Try it: Coconut Milk Oyster Stew
2. Grass-fed beef liver – 3 oz. serving 5 mg ironOrgan meats like beef liver are especially nutrient dense. They have many essential vitamins and minerals the body needs for health. Check out our customized Drs. Wolfson organ meat recipes here. Organ meats also contain choline, B vitamins, vitamins A, D, and K as well as minerals. Typically, any form of organ meat will provide a healthy dose of iron!
Try it: Beef Liver and Onion Meatballs
3. Grass-fed beef – 3 oz. serving 5 mg ironGrass-fed beef is a rich source of iron. Beef is also a complete protein source with other essential vitamins like B12 and minerals like magnesium and zinc. There are many health benefits to consuming grass-fed beef.
Try it: Paleo Bacon Garlic Avocado Burger
4. Sardines – 3 oz. serving 2 mg ironSardines are nutrient rich small fish. They contain good levels of iron. They contain essential omega 3 fatty acids. Sardines also contain vitamin B12 and vitamin D as well as other minerals like potassium, magnesium and zinc.
Try it: Pan Fried Sardines
5. Mussels – 1 oz. serving 1.1. mg ironMussels are another nutrient rich type of seafood. They contain good levels of iron. They are also a complete protein source. Each 1 cup serving of mussels contains 18 g of protein. Mussels are also a good source of vitamin A and selenium, which help to support immune and muscle function.
Try it: Coconut Curry Mussels with Zucchini Noodles
6. Pasture-raised turkey – 3 oz. serving 1 mg ironPoultry like turkey is a great source of iron. Turkey is also an excellent source of tryptophan, an amino acid needed for mood regulation and sleep enhancement. Turkey also contains B vitamins, selenium, phosphorous and adequate levels of protein.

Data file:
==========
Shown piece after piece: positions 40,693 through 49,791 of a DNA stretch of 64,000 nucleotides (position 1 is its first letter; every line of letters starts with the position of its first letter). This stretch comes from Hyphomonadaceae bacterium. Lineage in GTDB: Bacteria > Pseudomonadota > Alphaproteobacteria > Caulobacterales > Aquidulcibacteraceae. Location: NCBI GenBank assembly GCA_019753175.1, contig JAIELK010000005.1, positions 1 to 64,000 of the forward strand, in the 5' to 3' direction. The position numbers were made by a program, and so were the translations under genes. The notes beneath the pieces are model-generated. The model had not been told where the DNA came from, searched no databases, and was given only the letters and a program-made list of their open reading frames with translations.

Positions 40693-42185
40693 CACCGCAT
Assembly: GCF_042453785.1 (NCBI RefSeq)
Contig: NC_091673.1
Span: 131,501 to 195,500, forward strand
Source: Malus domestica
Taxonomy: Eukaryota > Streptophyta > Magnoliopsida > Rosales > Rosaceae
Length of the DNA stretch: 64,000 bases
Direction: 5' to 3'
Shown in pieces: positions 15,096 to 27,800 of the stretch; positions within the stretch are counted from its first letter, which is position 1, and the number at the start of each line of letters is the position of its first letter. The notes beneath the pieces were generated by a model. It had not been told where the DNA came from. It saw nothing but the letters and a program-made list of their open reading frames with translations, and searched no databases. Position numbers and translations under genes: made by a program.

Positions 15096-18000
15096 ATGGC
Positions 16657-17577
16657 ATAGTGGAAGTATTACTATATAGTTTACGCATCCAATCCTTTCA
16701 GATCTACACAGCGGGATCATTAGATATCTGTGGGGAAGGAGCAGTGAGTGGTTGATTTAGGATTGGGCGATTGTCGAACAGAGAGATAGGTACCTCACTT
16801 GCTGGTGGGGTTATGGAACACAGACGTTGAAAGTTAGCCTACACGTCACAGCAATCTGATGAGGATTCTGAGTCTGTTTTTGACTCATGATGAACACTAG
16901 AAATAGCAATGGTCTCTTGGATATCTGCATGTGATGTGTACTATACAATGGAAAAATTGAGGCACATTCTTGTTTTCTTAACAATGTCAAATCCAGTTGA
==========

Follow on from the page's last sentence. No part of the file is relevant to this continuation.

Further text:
Try it: Paleo Turkey Chili
7. Pasture-raised eggs – 1 egg serving 1 mg ironEating eggs regularly is a good method of getting in iron daily. Eggs are also a great source of protein, choline, B vitamins and other essential minerals. We advise our patients to consume eggs. Read more about the heart-healthy benefits of eggs here.
Try it: Paleo Egg Breakfast Muffins
8. Pasture-raised chicken – 3.5 oz. serving 1 mg ironGrass-fed chicken is another good poultry source of iron. Chicken is also a good source of quality protein, B vitamins and choline. It also contains selenium, zinc and magnesium.
Try it: Paleo Lemon Roasted Chicken
9. Cashews – 1 oz. serving 2 mg ironNuts are a healthy snack option that contain iron. They are considered a plant-based source so be aware that they have lower bioavailability of iron. This just means that you would have to consume a lot more cashews to meet your iron needs if this was your only iron source.
Try it: Homemade Cashew Butter
10. Spinach – ½ c. serving 3 mg iron (plant-based source lower bioavailability)Spinach is also relatively high in iron, but again it’s a plant source. Because plant-based sources have non-heme iron, with naturally occurring iron-inhibitors called phytates, they are not as readily absorbed. Make sure to have meat and vegetable sources to ensure you are getting adequate levels of iron daily.
Try it: Paleo Spinach Salad
Summary of information:
- Iron is an important trace mineral. The body needs sufficient levels of iron as it is an important component of the red blood cell protein hemoglobin and is needed to transfer oxygen throughout the body.
- For the most part, dietary food sources of iron are all that are needed to maintain normal iron levels. Grass-fed organ meat and oysters are some of the best iron sources. There is really no risk for toxicity with food sources.
- Check out our 10 best Paleo-approved foods and recipes for providing iron. Also, be sure to check out our newly released Kick Start My Heart
- Gill et al., 2017: https://www.ahajournals.org/doi/abs/10.1161/ATVBAHA.117.309757